8) The related work section is far from being complete. Again, fundamental works about cannonball constructions are missing, no work is mentioned about the used tower, and not even different works on time measurements have been cited.

Hence, I conclude from the review above that the paper has to be rejected: the motivation is unclear, its relevance is unclear, the measurements are unclear and as a consequence, no conclusions must be drawn from these measurements. Additionally, the external validity of the experiment is not given. Although the proposed alternative model for the free fall is interesting the paper does not give any valid trust in the validity of the model.

Second Review


Overall merit: 1. Reject
Reviewer expertise: 1. Expert

Summary


The paper describes what happens when cannonballs are dropped from a tower. The author performs a number of measurements and states that these measurements conflict with an older theory of the free fall. Finally, the author describes his personal formula for the free fall which does not seem to be consistent with the older theory.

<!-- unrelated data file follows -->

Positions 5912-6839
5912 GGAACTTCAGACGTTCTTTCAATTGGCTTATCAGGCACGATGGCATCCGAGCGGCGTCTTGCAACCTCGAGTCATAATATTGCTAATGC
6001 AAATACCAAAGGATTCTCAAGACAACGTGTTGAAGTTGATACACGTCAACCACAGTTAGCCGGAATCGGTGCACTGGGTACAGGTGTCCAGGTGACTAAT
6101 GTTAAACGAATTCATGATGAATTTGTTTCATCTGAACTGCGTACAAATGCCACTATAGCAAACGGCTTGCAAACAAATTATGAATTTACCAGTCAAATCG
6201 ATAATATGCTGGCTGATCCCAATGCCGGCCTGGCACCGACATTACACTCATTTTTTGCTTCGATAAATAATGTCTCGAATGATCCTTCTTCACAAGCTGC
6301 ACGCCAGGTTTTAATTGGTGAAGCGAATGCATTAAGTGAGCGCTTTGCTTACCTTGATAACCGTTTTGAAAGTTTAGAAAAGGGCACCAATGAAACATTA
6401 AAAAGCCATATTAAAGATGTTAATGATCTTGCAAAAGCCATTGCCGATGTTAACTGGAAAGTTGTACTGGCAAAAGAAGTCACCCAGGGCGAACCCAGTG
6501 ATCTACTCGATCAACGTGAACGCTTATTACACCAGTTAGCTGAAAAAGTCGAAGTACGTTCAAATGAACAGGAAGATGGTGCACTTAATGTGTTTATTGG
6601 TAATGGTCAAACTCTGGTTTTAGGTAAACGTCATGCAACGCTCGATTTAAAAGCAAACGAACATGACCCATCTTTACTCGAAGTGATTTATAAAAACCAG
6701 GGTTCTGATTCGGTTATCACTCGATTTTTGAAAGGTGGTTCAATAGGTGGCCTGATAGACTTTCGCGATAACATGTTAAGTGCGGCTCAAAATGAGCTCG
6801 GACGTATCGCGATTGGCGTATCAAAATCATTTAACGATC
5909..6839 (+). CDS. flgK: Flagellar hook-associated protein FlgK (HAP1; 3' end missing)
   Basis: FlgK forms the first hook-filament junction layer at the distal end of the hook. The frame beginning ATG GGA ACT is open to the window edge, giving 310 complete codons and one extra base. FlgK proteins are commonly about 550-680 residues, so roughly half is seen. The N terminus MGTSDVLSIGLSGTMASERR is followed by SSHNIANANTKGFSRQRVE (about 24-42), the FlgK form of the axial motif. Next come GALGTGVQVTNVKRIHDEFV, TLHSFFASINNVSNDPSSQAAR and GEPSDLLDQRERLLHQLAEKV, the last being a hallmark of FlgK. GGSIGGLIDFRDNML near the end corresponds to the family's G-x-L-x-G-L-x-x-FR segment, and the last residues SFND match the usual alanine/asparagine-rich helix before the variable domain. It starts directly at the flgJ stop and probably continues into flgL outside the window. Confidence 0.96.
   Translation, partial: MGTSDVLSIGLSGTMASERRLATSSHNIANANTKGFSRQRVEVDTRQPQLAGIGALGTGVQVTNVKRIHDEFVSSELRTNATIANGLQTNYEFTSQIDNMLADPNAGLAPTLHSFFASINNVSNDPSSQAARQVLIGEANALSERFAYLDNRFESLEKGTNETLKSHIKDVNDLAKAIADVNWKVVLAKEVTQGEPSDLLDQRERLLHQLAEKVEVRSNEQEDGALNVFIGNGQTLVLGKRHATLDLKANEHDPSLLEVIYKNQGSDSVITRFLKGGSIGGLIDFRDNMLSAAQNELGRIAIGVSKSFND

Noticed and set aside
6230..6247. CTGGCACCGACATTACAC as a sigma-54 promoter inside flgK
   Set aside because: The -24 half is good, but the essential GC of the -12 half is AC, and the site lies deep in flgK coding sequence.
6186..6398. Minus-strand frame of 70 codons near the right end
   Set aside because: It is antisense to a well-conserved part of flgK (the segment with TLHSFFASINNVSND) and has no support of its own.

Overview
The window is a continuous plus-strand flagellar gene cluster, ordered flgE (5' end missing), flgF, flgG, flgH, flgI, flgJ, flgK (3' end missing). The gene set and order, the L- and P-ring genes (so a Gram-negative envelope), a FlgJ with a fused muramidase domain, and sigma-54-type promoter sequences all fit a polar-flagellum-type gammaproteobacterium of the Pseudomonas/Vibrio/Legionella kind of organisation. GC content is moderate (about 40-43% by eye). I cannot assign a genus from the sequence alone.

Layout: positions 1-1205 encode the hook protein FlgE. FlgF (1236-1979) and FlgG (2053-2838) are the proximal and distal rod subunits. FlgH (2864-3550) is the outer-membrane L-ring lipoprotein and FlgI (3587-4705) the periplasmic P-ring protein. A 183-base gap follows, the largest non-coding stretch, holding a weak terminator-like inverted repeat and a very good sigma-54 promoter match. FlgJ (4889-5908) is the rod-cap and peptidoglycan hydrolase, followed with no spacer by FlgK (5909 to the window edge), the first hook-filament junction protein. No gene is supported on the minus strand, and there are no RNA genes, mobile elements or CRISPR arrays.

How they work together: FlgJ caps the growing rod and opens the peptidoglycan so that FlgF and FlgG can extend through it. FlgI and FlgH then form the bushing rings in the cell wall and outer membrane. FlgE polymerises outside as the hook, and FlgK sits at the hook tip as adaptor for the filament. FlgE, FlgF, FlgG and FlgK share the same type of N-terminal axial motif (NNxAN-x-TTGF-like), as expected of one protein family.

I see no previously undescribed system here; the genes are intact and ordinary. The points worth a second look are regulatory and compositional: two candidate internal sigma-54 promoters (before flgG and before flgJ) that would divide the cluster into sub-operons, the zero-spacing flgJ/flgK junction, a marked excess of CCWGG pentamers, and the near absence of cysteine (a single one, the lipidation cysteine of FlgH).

Review

While the general idea of the paper is interesting and the author's conclusions are quite innovative, the paper has a restricted perspective: the whole argumentation is based on quantitative measurements. Probably the most important information is missing in the paper: The design process of the experiment is completely unclear. Why was this extraordinary tower used for the experiment? Why were cannonballs used? Why was the measurement based on time? What were the reasons to come up with the final formula proposed in the paper? How can the formula be explained?

According to this, the general comment to the paper is that the paper lacks of any qualitative analysis that is relevant to the studied topic.